The European Union has agreed not to fund projects that would develop lethal autonomous weapons. That decision is part of a larger agreement on the highly controversial European Defence Fund (EDF).
“This is an important step to prevent companies from developing such weapons”, says Daan Kayser who represents PAX in the Campaign to Stop Killer Robots. “National states should now follow suit and ban funding that would contribute to killer robots becoming a reality.” While this is good news, the EDF itself still raises many concerns, because it allocates a staggering €13 billion from 2021-2027 to foster military-industrial research and development. “The European Defence Fund may fund other controversial weapon projects without Parliamentary scrutiny”, says Kayser.
Last year, the European Parliament already adopted a resolution that called for a ban on killer robots. That resolution was adopted by an overwhelming 82% majority. The resolution stresses the imperative to prevent the development and use of these weapon systems, as well as demanding the start of international negotiations on a legally binding instrument prohibiting lethal autonomous weapon systems. The resolution sends a strong message to European states to work towards a legally binding instrument ensuring meaningful human control over the critical functions.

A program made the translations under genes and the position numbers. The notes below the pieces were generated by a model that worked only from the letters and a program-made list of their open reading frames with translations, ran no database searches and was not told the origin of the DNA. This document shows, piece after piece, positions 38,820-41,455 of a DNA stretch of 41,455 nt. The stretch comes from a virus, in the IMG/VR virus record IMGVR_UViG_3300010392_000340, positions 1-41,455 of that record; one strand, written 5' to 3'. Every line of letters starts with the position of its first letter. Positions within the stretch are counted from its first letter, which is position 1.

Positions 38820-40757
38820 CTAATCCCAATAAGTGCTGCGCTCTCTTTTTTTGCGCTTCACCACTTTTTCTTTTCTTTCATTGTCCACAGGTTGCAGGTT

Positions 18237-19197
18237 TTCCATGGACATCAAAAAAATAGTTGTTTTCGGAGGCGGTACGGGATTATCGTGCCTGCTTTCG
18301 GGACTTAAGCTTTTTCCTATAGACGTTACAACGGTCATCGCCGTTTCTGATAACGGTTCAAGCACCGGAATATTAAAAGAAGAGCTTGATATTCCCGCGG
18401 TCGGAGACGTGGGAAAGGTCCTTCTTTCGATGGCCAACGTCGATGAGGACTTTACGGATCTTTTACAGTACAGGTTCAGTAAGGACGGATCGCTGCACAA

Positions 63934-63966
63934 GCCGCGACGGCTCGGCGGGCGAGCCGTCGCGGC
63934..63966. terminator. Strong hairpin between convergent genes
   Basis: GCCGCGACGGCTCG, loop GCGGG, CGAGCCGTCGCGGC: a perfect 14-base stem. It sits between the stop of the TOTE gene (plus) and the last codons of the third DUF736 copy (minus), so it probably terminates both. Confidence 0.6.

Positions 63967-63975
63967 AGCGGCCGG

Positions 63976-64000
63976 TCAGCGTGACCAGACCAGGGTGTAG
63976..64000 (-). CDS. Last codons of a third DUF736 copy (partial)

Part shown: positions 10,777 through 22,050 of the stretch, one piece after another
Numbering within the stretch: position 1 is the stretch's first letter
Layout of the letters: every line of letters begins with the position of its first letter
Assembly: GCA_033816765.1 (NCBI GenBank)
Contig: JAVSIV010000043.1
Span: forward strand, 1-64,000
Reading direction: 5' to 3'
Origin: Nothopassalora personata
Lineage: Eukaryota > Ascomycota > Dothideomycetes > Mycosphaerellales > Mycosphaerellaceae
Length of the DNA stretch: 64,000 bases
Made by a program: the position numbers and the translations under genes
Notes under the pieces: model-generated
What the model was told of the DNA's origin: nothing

PAX has been advocating for an international ban on the development, production and deployment of killer robots since 2013 and it is good to see the EU taking its responsibility, even before such an international treaty is being negotiated. PAX therefore deems this decision of the EU as one of the first steps towards guaranteeing meaningful human control over the selection and attack of military targets.
From 25-29 March the United Nations will continue discussions in Geneva on lethal autonomous weapons with the aim of discussing possible options to address the humanitarian and legal concerns regarding LAWS.Humanitarian Disarmament